Have you ever been in a conversation where you had no idea what was being talked about?
Or maybe you were confident of remembering every detail from a business meeting and decided against jotting down notes- only to forget everything in the next hour?
Honestly speaking, we’ve all been there and done that. That’s why internal notes exist.
Internal notes are used by businesses of all sizes to simplify their business operations and improve collaboration. It is a great way to communicate with your team during a live conversation you are having with a customer.
Also, internal notes for meetings help you remember meeting discussions, goals and plans and also pass them on to other team members.
In this article, we will discuss everything you need to know about internal notes including best practices and the best tools.
Types of internal notes
Broadly speaking, there are two types of internal notes you may have dealt with while handling business operations. They are
- Internal notes for customer service: These notes are conversations you have with your team members within a conversation with your customer. These notes cannot be seen by the customer and typically includes information about the customer issue or instructions aimed towards a specific department.
- Internal notes for meetings: These notes are quick references to important things discussed in a business meeting. It may include deadlines, targets, ideas, goals, and more. Unlike meeting minutes, they do not follow a formal pattern and may contain shorthand sentences.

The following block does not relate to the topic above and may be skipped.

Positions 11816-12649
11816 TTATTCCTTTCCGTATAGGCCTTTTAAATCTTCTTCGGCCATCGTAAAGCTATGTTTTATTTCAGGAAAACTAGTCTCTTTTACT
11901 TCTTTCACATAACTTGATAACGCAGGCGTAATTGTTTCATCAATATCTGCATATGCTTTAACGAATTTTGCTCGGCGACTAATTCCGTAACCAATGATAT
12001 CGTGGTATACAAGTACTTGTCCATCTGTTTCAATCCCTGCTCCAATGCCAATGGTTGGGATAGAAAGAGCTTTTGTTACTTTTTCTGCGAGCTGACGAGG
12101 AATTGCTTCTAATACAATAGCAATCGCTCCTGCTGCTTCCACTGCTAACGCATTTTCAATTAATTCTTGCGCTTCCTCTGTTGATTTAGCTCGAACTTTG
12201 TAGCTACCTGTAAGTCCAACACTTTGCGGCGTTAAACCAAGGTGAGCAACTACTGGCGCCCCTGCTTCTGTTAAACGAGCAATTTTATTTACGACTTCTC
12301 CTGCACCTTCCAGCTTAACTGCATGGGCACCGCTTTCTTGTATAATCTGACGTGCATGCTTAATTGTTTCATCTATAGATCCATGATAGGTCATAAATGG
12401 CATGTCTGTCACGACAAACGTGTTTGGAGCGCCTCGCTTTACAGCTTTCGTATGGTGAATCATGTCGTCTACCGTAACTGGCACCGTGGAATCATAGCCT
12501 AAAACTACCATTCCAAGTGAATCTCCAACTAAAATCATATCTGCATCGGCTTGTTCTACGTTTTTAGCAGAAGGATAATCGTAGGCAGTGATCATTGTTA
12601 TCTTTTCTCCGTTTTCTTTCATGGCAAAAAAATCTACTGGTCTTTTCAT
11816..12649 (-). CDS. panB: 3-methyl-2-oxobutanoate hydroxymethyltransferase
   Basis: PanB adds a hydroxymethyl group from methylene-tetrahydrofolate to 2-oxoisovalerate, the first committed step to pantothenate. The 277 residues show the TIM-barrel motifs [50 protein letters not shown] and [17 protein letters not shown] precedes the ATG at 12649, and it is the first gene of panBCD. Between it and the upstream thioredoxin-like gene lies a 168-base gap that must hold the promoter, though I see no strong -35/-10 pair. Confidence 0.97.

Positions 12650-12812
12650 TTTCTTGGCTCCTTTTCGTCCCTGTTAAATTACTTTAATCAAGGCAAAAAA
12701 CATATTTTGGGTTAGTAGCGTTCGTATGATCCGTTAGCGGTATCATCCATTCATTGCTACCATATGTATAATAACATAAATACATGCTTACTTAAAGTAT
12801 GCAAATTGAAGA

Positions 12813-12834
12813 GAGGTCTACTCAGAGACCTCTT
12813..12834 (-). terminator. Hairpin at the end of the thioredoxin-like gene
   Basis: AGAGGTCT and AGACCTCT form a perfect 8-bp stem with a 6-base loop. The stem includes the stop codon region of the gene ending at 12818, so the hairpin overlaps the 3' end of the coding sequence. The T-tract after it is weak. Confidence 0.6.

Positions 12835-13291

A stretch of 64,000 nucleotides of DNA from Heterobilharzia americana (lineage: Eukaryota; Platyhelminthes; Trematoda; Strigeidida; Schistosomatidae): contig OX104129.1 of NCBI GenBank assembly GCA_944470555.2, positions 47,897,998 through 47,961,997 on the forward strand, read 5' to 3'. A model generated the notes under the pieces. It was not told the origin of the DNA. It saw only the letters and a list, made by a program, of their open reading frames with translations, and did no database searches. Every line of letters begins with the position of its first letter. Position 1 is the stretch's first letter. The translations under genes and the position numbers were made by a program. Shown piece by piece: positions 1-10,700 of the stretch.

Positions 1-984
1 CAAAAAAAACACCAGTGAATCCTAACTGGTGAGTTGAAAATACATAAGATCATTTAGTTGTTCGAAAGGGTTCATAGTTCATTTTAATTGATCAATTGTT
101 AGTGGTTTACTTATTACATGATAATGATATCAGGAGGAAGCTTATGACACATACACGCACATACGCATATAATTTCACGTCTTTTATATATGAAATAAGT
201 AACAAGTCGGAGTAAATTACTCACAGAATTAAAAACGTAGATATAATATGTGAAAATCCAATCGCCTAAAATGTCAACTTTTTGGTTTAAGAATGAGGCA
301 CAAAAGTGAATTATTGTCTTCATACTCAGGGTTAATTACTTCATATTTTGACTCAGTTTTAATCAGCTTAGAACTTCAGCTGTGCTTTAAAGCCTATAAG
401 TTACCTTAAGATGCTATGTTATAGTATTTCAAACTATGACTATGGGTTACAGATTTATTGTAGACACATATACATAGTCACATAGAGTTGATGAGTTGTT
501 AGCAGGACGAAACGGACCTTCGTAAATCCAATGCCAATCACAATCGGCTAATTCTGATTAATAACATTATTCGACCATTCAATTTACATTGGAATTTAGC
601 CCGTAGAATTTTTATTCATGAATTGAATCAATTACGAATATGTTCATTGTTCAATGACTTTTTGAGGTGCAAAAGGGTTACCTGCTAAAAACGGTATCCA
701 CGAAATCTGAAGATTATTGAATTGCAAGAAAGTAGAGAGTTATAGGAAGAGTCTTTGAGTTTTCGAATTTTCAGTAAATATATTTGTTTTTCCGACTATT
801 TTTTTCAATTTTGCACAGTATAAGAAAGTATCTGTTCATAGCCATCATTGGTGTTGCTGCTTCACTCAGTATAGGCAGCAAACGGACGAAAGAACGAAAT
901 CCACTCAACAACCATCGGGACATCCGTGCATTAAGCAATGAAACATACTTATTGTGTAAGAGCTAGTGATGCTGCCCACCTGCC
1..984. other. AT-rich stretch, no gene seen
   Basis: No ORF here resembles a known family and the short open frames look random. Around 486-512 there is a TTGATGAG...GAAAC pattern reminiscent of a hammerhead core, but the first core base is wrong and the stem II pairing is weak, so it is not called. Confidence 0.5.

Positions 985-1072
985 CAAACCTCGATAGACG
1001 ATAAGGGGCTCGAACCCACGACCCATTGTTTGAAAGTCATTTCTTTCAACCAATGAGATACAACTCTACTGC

Benefits of internal notes
Note-taking is a common practice among businesses and individuals for various reasons. Not only do they make processes easier and better, but they also help in documenting them.
Here are a few benefits of internal notes for customer service and meetings.
1. Improves team collaboration
Internal notes improve team and cross-team collaboration by making it easier to follow and recollect conversations.
As an example, you may have decided on a certain process to address a certain problem. However, your team might have derived a different conclusion from the meeting. So, although you think your team and you are on the same page, you are definitely not.